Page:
The new modules deserve a mention here as well as one or two old ones-
The Personal Record Keeping and Statistics modules give you a couple of extra TI BASIC commands when they are inserted into the console. The easiest to use simulates DISPLAY AT and ACCEPT AT. with care you can also save data in program format- this takes up less space and permits you to verify it. This has been dealt with in 99er Magazine and TI HOME, also you may be able to talk TI into sending you a copy of their technical leaflet on the subject: one does exist.

The TI WRITER module (on which this text was assembled) allows you to use your computer as a word processor. It requires a 99/4A,32k ram and a disk system plus RS232 and printer.
It has every facility you could want, including a mailing list option to allow you to print labels, or even those appalling form letters the postman keeps delivering. Text can be printed from disk or from the screen.
The most severe limitation is the time on word wrap (you keep typing, and when you get to the end of a line,the computer automatically adjusts the words so that the line ends with a complete word and you move to a new line.) It may be my (two fingered) typing speed, but I have to watch it carefully as it usually misses a letter or two in moving to the new line. Otherwise you will be limited by the capabilities of your printer - this module allows you full access to your printers facilities.
The TI Printer not being available I purchased an Epson FX80 printer (update- bought in 1983 and still working perfectly in 2011) but any printer will work, provided you make up the cable properly.
I use the parallel port. The original TI Printer (MX80) apparently used the RS232 port, but it looks as though the new one (Omni 850) will also use the parallel port.

Perhaps a member with the P Code card or the speech synthesiser (with TE2, ExBas and Speech Editor) could let us have a few notes on those.

A recent paragraph in COMPUTER ANSWERS regarding the TI WRITER was totally in error - it is not a toy, but a serious word pro. The Editor IS limited to a printing line 80 characters wide, but using the Formatter option you can print to any width you chose, and may of course use the tabs on your printer instead of the TI Writer tabs. You are limited to a 40 character wide screen by the computer, but everything you can find in a dedicated word pro is there, and in my humble opinion (we have AES word pros at work) considerably easier to use.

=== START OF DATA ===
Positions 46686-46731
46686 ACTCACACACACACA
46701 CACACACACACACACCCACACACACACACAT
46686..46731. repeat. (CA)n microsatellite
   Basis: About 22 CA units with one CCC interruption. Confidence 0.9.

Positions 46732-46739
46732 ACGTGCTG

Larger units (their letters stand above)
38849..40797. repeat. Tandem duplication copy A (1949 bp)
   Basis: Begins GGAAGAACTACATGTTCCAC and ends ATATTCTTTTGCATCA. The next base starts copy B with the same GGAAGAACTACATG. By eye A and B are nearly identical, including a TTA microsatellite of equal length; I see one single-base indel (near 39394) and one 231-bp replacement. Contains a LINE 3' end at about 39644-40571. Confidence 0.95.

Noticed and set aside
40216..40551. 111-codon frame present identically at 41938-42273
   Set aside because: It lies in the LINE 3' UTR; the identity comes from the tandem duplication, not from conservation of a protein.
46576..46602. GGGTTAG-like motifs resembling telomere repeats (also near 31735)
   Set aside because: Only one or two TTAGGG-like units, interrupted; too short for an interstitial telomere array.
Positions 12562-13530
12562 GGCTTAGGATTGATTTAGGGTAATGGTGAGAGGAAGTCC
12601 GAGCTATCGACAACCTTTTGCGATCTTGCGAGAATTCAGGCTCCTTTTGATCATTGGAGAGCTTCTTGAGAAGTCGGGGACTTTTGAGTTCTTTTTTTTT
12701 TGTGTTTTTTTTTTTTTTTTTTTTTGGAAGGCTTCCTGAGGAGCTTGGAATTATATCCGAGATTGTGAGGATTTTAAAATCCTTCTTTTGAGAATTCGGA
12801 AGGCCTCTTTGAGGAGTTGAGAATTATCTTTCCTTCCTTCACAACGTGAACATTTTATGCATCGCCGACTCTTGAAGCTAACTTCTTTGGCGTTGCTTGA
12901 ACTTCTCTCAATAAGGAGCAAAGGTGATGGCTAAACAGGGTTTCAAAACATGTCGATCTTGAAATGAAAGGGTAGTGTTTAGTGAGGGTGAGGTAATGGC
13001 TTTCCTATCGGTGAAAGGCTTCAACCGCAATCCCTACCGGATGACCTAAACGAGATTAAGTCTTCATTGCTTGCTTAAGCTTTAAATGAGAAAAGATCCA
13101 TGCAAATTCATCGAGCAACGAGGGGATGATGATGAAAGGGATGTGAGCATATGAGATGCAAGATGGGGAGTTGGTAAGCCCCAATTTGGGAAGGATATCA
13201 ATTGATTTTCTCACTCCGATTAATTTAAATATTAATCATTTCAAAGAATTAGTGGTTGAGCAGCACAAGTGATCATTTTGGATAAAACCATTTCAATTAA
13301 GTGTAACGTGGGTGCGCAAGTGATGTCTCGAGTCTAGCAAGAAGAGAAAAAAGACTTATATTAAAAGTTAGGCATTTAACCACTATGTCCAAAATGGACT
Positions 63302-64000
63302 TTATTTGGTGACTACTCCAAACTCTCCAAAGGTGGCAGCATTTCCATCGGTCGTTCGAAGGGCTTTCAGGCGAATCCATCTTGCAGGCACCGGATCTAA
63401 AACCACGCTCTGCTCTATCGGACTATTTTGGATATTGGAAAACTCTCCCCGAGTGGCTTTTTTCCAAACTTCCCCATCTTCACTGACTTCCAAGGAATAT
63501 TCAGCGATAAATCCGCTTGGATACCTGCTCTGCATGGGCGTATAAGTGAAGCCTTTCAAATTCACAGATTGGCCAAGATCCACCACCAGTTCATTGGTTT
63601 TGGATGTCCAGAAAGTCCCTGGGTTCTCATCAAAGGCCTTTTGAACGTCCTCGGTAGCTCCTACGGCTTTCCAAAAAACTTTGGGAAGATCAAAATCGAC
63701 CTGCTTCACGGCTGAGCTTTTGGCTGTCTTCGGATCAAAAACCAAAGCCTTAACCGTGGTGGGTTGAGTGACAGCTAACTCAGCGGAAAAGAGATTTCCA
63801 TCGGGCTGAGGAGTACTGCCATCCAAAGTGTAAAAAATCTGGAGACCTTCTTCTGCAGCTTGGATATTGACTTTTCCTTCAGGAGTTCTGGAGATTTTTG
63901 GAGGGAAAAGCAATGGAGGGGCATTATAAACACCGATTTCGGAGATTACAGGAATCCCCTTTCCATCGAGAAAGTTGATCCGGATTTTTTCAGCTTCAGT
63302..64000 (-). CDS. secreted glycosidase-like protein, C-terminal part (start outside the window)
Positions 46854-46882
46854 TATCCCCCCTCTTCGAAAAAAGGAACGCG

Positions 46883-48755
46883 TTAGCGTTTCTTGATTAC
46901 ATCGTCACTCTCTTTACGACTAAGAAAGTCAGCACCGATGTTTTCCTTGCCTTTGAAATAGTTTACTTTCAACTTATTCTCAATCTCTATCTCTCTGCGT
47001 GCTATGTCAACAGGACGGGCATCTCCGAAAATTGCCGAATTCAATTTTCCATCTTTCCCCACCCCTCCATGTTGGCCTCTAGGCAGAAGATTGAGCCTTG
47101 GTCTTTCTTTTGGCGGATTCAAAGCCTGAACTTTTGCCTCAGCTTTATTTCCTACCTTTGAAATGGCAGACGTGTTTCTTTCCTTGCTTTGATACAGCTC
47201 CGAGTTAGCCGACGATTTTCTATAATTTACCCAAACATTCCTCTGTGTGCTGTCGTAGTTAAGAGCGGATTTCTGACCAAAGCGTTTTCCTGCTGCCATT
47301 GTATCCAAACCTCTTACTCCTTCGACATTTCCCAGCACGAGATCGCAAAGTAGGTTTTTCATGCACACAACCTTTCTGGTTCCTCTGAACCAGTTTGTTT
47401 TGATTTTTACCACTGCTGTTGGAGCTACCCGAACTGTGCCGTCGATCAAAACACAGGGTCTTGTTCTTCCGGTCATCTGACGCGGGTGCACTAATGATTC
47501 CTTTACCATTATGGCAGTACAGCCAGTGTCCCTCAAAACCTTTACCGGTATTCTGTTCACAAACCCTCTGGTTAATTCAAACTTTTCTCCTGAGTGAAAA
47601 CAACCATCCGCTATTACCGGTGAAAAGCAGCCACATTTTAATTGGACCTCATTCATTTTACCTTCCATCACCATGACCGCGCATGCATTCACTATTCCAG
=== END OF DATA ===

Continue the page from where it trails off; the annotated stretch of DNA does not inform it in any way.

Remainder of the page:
IMPORTANT: Please note that when using the 32k ram expansion, you are still limited to a maximum program length of 12k when using the cassette interface. To save longer programs you must have the disk system. There is still some benefit from the 32k ram though, as it permits the use of Call Load,and also you need not worry about stack space, you can use the full 12k for your program : variables and arrays will find their place in the rest of the memory


You have just spent HOURS keying in a program, it is late, and you don't quite know what you are doing. You mean to save the program and type C 'SAVE CSI', press ENTER. A message appears , you rewind the tape and press enter. THEN you read on screen 'PRESS CASSETTE PLAY AND THEN PRESS ENTER'
what do you do? After screaming and trying to knock a hole in the floor .....
PRESS KEY E. This will allow you to exit the 'OLD CS1' loop which you have accidentally entered by typing 'OLD CSl' instead of 'SAVE CSl' in fact, keys E R and C are available to you at all times during the cassette operation loops, except when the tape is actually rolling. For instance you can record a program twice, by pressing R after the first copy has been recorded and the screen message is 'PRESS CASSETTE STOP THE PRESS ENTER'
My thanks to Paul Karis of Holland for this tip.

Special service, for members ONLY. Unfortunately, in an attempt to avoid piracy. some software producers insist on using the Extended Basic 'protect' feature when selling programs in that language.
With a TI BASIC program, you can (and should) make a back-up copy of any program you purchase, in case the original is accidentally destroyed (or just wears out!). You should not of course make copies for sale, and preferably not even for friends.

With a tape in Extended Basic which is protected .... you cannot make a back up. For all tapes which I (am forced to) sell in protected format, if any are damaged in use, I will provide a new copy provided the original is sent together with a small rerecording fee, currently two pounds inc post and packing.

What if a program supplier (eg not me) does not offer a similar back up service? You could lash out and buy the same program again...
But life is easier if you have a back up. As a service to members who face this problem, I will make a back up tape for them. The rules are: Send original tape and two pounds. A protected copy will be made and sent to you with the original. BOTH will be coded to indicate a copy has been made,and only ONE copy will be made from each original.